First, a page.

On Sat, Oct 16, 2010 at 10:04, Geert Uytterhoeven <firstname.lastname@example.org> wrote:
> On Thu, Oct 14, 2010 at 21:36, David Daney <email@example.com> wrote:
>> Just do what everyone else is doing by placing __read_mostly things in
>> the .data.read_mostly section.
>> mips_io_port_base can not be read-only (const) and writable
>> (__read_mostly) at the same time. One of them has to go, so I chose
>> to eliminate the __read_mostly. It will still get stuck in a portion
>> of memory that is not adjacent to things that are written, and thus
>> not be on a dirty cache line, for whatever that is worth.
>> Signed-off-by: David Daney <firstname.lastname@example.org>
>> arch/mips/include/asm/cache.h | 2 ++
>> arch/mips/kernel/setup.c | 2 +-
>> 2 files changed, 3 insertions(+), 1 deletions(-)
>> diff --git a/arch/mips/include/asm/cache.h b/arch/mips/include/asm/cache.h
>> index 37f175c..650ac9b 100644
>> --- a/arch/mips/include/asm/cache.h
>> +++ b/arch/mips/include/asm/cache.h
>> @@ -17,4 +17,6 @@
>> #define SMP_CACHE_SHIFT L1_CACHE_SHIFT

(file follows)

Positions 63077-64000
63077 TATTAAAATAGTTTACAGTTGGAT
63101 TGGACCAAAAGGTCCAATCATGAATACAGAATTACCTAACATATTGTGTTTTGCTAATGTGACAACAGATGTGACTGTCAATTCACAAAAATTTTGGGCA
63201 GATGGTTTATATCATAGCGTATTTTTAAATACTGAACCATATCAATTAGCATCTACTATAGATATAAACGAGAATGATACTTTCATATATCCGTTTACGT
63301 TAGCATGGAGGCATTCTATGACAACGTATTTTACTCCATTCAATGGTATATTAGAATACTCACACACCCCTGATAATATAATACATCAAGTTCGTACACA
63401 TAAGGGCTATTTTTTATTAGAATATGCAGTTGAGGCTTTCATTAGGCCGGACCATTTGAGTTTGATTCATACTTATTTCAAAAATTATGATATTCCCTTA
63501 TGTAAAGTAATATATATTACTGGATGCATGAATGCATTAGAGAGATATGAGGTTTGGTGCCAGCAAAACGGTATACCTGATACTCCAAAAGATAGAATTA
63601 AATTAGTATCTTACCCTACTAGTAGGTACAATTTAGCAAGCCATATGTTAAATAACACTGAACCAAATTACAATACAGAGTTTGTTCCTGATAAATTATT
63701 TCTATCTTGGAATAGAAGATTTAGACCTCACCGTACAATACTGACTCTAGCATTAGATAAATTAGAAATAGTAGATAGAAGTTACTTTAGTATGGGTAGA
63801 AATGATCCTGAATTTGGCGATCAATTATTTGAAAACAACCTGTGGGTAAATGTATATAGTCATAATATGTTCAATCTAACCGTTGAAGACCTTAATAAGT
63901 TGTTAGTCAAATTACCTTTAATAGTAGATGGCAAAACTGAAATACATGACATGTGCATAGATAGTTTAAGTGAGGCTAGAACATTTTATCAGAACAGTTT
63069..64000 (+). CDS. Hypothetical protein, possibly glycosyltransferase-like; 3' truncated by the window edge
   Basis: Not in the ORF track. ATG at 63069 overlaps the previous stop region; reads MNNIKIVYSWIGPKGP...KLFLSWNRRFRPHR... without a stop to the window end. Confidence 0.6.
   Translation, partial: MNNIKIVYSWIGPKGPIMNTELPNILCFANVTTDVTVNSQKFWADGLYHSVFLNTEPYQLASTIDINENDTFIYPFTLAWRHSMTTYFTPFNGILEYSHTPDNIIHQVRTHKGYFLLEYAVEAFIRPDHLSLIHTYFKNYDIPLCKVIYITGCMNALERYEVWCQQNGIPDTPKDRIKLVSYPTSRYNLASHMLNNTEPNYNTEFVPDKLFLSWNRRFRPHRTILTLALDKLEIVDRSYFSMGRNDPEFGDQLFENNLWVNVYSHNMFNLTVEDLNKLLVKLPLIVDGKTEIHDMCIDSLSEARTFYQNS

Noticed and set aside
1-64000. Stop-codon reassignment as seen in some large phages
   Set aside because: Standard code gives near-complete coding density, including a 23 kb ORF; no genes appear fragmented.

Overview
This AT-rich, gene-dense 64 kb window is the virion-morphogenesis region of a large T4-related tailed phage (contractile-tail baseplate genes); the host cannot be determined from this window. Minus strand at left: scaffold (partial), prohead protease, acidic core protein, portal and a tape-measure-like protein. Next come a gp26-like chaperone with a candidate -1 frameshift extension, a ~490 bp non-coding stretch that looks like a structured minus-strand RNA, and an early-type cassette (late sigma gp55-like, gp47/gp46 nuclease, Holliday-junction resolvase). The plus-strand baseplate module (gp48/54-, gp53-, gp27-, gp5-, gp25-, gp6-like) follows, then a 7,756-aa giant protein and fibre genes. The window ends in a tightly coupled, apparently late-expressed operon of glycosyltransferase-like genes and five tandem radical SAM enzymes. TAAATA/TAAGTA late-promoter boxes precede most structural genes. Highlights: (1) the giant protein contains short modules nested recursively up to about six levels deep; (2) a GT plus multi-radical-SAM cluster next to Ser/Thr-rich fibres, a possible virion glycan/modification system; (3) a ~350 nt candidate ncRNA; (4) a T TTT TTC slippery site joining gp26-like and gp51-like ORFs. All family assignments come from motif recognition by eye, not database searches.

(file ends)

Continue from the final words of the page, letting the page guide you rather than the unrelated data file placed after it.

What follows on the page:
>> #define SMP_CACHE_BYTES L1_CACHE_BYTES
>> +#define __read_mostly __attribute__((__section__(".data.read_mostly")))
>> #endif /* _ASM_CACHE_H */
>> diff --git a/arch/mips/kernel/setup.c b/arch/mips/kernel/setup.c
>> index 4e68a51..6d0c3be 100644
>> --- a/arch/mips/kernel/setup.c
>> +++ b/arch/mips/kernel/setup.c
>> @@ -69,7 +69,7 @@ static char __initdata builtin_cmdline[COMMAND_LINE_SIZE]
>> = CONFIG_CMDLINE;
>> * mips_io_port_base is the begin of the address space to which x86 style
>> * I/O ports are mapped.
>> -const unsigned long mips_io_port_base __read_mostly = -1;
>> +const unsigned long mips_io_port_base = -1;
> Ugh. So as soon as someone implements MMU protection for the read-only data
> section, it'll break silently?
Sorry, not silently. It'll panic ;-)
Geert Uytterhoeven -- There's lots of Linux beyond ia32 -- email@example.com
In personal conversations with technical people, I call myself a hacker. But
when I'm talking to journalists I just say "programmer" or something like that.
-- Linus Torvalds